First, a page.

How to Sell Kombucha at Farmers Market

How to Sell Kombucha at Farmers Market

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Kombucha has become an extremely popular beverage. Owing to the many health benefits it boasts, more and more people are trying it out. This means an increased demand for the product. So if you are wondering how to dive into this line of business, this article has you covered! 

Is Kombucha Legal to Sell

The matter of Kombucha’s legality became a major bone of contention across the country.

First of all, Kombucha is a raw and fermented drink that is made with sugar, tea, yeast, and bacteria. Now we all know one other product that is made in this manner; alcohol!

Kombucha can have up to 3% of alcohol by volume (ABV). This is something that most consumers are unaware of. The matter of the legality of selling Kombucha is subject to interpretation.

The Alcohol and Tobacco Tax and Trade Bureau (shortened TTB) regulates and collects taxes on trade and imports on alcohol, tobacco, as well as other things. It enforces regulations on these commodities and is responsible for terming these commodities as legal or illegal.

The bureau requires that all drinks that are above 0.5% ABV be labeled accordingly as such. So if Kombucha falls in this category, then it is required to be classified as an alcoholic beverage. A retailer who sells it is thus subject to federal excise tax which must be paid. The TTB also requires a Kombucha brewer to have a brewer’s notice. The packaging on the Kombucha must also have a label with a Government Warning statement. A TTB formula approval is also required.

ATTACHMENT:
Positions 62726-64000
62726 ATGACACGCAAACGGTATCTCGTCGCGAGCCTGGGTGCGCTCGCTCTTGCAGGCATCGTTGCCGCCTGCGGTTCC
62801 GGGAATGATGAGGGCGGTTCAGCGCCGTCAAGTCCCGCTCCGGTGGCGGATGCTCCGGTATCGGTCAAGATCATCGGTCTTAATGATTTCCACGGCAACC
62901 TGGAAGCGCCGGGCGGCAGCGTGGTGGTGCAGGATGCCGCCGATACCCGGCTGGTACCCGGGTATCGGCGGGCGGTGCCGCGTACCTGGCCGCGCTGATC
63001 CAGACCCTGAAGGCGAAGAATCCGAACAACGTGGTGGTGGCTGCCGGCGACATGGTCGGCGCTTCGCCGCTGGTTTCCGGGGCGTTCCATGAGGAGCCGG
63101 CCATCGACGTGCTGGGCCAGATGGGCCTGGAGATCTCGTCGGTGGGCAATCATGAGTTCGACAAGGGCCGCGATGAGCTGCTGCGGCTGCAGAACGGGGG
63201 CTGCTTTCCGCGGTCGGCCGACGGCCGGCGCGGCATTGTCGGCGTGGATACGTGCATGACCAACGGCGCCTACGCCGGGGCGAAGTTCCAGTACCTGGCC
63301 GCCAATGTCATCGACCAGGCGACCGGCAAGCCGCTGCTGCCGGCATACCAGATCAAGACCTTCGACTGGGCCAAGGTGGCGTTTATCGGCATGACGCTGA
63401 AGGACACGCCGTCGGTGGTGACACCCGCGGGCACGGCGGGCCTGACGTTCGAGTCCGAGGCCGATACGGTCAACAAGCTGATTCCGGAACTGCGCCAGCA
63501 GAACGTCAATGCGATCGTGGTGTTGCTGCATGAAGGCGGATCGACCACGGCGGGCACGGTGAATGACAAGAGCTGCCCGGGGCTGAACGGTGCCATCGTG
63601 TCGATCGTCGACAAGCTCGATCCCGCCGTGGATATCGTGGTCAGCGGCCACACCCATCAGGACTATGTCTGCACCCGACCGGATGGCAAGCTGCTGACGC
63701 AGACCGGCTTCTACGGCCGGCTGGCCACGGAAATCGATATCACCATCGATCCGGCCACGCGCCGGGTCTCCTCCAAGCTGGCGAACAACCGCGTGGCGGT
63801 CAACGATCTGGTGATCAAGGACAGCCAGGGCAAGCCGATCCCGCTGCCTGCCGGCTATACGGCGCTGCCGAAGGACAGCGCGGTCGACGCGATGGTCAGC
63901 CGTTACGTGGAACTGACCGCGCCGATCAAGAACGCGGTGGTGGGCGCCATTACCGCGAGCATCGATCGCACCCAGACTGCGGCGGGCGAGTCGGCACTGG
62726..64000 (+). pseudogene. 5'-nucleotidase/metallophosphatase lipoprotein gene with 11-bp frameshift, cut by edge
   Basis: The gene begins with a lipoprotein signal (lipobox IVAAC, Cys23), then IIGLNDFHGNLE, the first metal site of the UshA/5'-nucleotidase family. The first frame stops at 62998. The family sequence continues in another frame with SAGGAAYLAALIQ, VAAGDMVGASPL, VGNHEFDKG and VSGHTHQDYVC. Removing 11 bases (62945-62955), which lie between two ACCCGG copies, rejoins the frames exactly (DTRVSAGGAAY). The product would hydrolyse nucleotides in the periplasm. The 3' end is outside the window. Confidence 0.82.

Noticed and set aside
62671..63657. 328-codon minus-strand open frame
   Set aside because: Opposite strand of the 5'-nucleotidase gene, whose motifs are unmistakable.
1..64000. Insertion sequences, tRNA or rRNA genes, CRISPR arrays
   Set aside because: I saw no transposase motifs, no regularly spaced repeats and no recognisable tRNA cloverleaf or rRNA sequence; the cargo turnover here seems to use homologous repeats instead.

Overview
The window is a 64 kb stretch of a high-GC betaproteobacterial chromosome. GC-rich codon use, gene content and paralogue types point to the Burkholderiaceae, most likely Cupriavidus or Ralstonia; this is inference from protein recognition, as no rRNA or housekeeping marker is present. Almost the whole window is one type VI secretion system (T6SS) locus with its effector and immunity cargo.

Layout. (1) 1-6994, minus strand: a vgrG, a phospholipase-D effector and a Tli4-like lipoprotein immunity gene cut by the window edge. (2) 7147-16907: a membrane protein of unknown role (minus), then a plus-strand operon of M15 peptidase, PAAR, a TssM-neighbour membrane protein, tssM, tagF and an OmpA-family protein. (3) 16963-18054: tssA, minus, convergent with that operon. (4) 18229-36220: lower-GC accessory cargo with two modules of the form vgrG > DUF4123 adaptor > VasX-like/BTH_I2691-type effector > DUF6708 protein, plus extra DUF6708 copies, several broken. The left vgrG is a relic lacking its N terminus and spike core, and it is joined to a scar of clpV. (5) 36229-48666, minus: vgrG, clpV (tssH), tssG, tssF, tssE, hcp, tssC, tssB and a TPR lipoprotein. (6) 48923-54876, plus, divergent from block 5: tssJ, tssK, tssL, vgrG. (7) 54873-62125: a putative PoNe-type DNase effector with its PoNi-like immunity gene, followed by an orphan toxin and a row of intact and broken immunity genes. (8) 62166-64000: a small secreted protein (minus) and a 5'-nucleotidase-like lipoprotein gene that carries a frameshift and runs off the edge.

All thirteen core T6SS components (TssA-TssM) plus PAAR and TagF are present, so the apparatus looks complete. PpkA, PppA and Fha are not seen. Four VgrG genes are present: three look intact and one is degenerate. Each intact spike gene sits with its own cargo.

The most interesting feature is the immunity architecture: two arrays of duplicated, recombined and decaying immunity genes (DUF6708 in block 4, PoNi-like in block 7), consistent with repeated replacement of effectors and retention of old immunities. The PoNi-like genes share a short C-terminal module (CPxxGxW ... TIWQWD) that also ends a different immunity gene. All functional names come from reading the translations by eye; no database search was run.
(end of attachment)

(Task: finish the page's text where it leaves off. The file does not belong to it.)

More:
If the Kombucha brewed by a seller falls below the ABV limit, then it’s okay to sell the beverage. If a seller brews Kombucha that exceeds the ABV limit but complies with the TTB’s regulations, then it’s quite legal to sell Kombucha.

It’s also legal to sell Kombucha if one meets Food and Safety Regulations that ensure consumers are not poisoned.

How to Sell Kombucha at Farmers Market

To sell Kombucha at a farmers market, you require a couple of things. One of these is a food producer’s license from the Department of Agriculture. You’ll have to go through the health departments of your city, county, and state. This is because your commercial brewing kitchen needs to be certified as safe and sanitary. You should get the appropriate permits from the necessary authorities.

You also need to decide how you want to sell your Kombucha. Be it from bottles, growlers, or keg containers. Some sort of insurance is also essential.

Determine the flavors you want to sell. Have gas chromatography done on all batches you produce and then consider the pricing as well as your competition. 

Once you’ve figured it all out it’s time to sell at your local farmers market.

Is It Worth to Sell Kombucha at Farmers Market

To answer the question from a commercial point of view, not really. Not unless you are an experienced entrepreneur with a lot of patience and capital to spend. Here’s why.